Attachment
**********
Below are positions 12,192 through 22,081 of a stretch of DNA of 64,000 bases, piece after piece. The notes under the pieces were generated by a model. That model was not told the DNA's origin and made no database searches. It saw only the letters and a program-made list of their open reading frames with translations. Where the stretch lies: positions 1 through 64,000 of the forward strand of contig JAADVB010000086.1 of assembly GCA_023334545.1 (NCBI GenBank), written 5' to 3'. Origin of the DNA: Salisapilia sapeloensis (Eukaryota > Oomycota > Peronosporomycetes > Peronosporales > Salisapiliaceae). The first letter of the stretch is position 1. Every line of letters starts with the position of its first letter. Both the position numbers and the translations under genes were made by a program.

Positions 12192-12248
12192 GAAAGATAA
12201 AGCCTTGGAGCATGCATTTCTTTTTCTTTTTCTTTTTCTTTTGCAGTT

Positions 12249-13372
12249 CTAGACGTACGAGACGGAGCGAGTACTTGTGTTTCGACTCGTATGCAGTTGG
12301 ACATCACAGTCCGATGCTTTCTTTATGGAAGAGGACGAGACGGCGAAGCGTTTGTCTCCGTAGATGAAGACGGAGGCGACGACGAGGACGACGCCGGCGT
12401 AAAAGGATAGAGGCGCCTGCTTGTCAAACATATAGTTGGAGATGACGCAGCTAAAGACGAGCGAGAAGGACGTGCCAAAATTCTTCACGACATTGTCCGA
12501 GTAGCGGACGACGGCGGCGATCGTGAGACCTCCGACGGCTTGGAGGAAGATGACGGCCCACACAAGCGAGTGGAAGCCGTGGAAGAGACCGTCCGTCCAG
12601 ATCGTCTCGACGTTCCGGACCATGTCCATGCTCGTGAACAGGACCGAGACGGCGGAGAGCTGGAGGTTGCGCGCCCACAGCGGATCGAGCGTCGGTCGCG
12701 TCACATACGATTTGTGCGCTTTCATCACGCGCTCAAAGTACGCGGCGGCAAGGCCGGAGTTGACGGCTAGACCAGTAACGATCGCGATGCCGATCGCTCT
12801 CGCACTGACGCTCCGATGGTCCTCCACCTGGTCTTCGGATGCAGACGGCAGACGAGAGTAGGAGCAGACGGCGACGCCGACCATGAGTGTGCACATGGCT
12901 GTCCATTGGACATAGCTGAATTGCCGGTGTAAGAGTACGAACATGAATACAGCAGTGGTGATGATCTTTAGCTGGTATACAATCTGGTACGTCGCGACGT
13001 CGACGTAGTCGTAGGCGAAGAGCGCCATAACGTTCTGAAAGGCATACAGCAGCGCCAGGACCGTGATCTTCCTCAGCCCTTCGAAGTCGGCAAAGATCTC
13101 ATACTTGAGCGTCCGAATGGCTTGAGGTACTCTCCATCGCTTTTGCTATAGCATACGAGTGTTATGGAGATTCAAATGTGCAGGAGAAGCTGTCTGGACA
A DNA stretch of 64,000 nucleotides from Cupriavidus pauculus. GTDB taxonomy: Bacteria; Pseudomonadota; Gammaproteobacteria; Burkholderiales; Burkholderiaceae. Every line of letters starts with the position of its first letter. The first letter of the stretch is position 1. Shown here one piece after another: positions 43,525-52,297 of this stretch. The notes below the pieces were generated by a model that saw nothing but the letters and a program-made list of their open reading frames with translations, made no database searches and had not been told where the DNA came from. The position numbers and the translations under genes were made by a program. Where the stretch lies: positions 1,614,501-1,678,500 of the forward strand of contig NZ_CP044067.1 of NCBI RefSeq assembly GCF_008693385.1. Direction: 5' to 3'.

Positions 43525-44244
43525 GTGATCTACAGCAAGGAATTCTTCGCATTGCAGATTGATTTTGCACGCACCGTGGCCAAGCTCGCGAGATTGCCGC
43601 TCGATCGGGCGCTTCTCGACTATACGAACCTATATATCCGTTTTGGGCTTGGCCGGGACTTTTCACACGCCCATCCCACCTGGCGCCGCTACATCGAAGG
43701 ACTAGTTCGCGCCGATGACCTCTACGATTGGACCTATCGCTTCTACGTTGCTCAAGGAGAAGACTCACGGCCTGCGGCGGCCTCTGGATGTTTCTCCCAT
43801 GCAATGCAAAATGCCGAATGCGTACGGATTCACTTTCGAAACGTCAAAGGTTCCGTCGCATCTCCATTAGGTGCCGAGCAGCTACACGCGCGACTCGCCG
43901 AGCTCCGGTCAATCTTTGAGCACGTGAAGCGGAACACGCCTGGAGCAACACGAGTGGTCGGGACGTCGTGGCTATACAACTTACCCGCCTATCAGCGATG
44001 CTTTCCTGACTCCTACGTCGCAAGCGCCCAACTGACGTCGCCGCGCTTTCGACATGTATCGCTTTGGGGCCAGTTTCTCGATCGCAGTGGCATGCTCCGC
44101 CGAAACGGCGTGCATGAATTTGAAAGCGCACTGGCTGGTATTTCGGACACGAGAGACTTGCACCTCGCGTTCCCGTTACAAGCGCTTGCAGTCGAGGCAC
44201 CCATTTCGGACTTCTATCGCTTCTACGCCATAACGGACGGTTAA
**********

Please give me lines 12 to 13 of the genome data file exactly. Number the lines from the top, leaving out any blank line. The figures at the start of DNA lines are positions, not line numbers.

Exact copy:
12801 CGCACTGACGCTCCGATGGTCCTCCACCTGGTCTTCGGATGCAGACGGCAGACGAGAGTAGGAGCAGACGGCGACGCCGACCATGAGTGTGCACATGGCT
12901 GTCCATTGGACATAGCTGAATTGCCGGTGTAAGAGTACGAACATGAATACAGCAGTGGTGATGATCTTTAGCTGGTATACAATCTGGTACGTCGCGACGT